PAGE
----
Makeovers capture our imaginations. When we see how an ordinary person’s image or living space can be transformed by professionals, we think “Wow! That stylist or interior designer saw possibilities we couldn’t see!”
If you are in charge of marketing, you may have considered a design makeover for one or more of the promotional vehicles you use. It could be your website, brochure, newsletter or magazine that is not living up to its potential. Maybe you are tired of the same-old-same-old, or something about the look and feel has gotten stale.
You know as a professional marketer that the look and feel of your promotional vehicles affects the way audiences look at your organization and feel about it. You want to get it right.
But you may be hesitating because you aren’t able to envision what a redesign could achieve. Very few marketing directors are designers themselves, so they can’t conceive all the possibilities that a professional designer can — especially a designer who is outside the organization and has no emotional attachment to the current design.
Two approaches you could take
If you’re determined to do something but are on the fence about a makeover, a simpler design refresh may be the approach that moves you forward. Here are two things to consider in deciding which approach to take.
Makeover: A design makeover is often part of a significant vision shift or upgrade in overall quality. It usually goes hand in hand with content restructuring. If you are ready to invest in such a major undertaking, start six months before you expect to debut the new design.
Refresh: If a total overhaul seems unnecessary or overwhelming, don’t let that stop you from doing anything at all. A cosmetic design refresh can have the same effect as repainting and redecorating a room: The structure stays the same, but the visual components get updated.
Four elements of a design refresh
A professional designer can develop concepts to show you what a cosmetic refresh could look like. It will likely involve one or more of the following considerations.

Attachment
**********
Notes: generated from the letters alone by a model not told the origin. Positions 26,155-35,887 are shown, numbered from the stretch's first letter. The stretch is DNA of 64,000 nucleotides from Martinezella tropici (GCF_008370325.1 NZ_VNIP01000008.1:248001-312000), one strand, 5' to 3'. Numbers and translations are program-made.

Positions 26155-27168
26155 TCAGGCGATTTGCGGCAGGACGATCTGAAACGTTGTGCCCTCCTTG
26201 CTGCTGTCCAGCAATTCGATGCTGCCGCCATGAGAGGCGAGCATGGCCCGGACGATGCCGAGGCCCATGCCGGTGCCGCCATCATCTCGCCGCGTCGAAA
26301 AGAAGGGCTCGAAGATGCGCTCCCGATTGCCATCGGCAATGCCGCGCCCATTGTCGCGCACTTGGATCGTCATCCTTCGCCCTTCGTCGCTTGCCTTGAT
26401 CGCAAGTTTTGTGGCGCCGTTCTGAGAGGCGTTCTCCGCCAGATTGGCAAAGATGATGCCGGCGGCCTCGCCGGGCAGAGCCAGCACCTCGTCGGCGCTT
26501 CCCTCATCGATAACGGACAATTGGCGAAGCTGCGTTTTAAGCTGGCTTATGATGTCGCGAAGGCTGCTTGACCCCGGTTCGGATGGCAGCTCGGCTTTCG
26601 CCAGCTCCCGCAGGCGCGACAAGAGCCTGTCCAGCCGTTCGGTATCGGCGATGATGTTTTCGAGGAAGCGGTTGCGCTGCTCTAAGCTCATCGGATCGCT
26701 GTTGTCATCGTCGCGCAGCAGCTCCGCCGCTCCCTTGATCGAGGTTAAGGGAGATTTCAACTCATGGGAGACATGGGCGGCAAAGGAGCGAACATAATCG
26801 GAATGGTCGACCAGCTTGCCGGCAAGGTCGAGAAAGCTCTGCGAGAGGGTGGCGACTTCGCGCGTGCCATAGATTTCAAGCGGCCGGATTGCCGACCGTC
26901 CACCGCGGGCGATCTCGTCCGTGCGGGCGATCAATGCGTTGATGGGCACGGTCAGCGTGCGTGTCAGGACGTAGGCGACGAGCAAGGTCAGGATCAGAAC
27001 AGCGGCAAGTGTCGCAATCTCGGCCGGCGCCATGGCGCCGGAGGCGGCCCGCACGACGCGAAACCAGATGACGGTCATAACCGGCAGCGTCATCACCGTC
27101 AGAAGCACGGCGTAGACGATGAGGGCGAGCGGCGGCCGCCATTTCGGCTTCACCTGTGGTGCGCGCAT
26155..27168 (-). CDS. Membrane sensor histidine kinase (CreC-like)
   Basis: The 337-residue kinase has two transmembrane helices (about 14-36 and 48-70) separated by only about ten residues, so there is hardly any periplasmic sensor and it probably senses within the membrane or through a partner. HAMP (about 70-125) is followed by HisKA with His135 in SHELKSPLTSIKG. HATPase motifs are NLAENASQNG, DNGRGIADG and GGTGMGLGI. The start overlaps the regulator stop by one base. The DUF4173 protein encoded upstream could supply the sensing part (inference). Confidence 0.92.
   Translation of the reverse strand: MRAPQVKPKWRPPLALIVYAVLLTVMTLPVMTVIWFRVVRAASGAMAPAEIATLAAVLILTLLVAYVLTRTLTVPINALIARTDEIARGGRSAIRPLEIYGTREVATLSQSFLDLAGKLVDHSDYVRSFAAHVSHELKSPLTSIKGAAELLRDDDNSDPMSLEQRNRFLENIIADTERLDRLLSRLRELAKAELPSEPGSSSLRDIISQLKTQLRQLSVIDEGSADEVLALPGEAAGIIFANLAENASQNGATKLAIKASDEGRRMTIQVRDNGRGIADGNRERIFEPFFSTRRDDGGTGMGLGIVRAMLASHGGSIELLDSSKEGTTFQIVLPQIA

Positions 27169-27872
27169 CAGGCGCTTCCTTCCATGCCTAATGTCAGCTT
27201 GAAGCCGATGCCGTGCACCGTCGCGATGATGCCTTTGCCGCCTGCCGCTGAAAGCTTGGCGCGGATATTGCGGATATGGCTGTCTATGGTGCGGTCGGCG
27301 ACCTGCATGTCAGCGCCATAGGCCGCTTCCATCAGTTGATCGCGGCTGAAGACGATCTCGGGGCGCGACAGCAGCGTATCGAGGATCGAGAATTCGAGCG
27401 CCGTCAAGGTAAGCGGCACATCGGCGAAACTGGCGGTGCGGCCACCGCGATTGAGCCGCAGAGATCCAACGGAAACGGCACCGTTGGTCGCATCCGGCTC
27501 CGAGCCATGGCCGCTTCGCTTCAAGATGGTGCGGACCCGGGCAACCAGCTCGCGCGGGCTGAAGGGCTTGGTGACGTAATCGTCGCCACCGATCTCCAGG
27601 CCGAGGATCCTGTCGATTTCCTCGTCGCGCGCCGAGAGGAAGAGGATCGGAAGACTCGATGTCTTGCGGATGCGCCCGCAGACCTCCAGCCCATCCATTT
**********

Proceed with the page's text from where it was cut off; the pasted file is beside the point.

- Colors and fonts. Changing colors and fonts is one of the quickest ways to freshen up a stale design. As with all forms of fashion, color and font preferences change over time. Unless fashion is your business, there’s no need to appear trendy. But there’s no benefit in looking years behind the times.
- Photos. Photography captures a moment in time, so it’s easy to see when that time is far in the past. In any refresh, the designer will replace photos showing flip phones, chunky desktop monitors and any other old technology. People sporting clothing or hairstyles not commonly seen today will also be removed.
- Proportion. The relative sizes of various page elements and their density can date a design. This is easily seen in the design of a home page or the cover of a print piece. Looking current today requires big, bold visuals. A cluttered page with many small elements says “old school.” Keep in mind, however, that a design reliant on giant visuals will fail if the visuals are mediocre. It pays to plan these shots well in advance and hire a professional photographer.
- User Experience. Designs are dated when interior pages are so chock full of content that the user/reader has trouble navigating through it. A common example is group shots of a uniform size clumped together with one shared caption. Users encounter a sea of faces and the gang caption hinders pairing of names with faces. The designer will strive to improve the user experience by expanding the amount of white space, varying photo sizes and shapes, and placing a caption with each photo.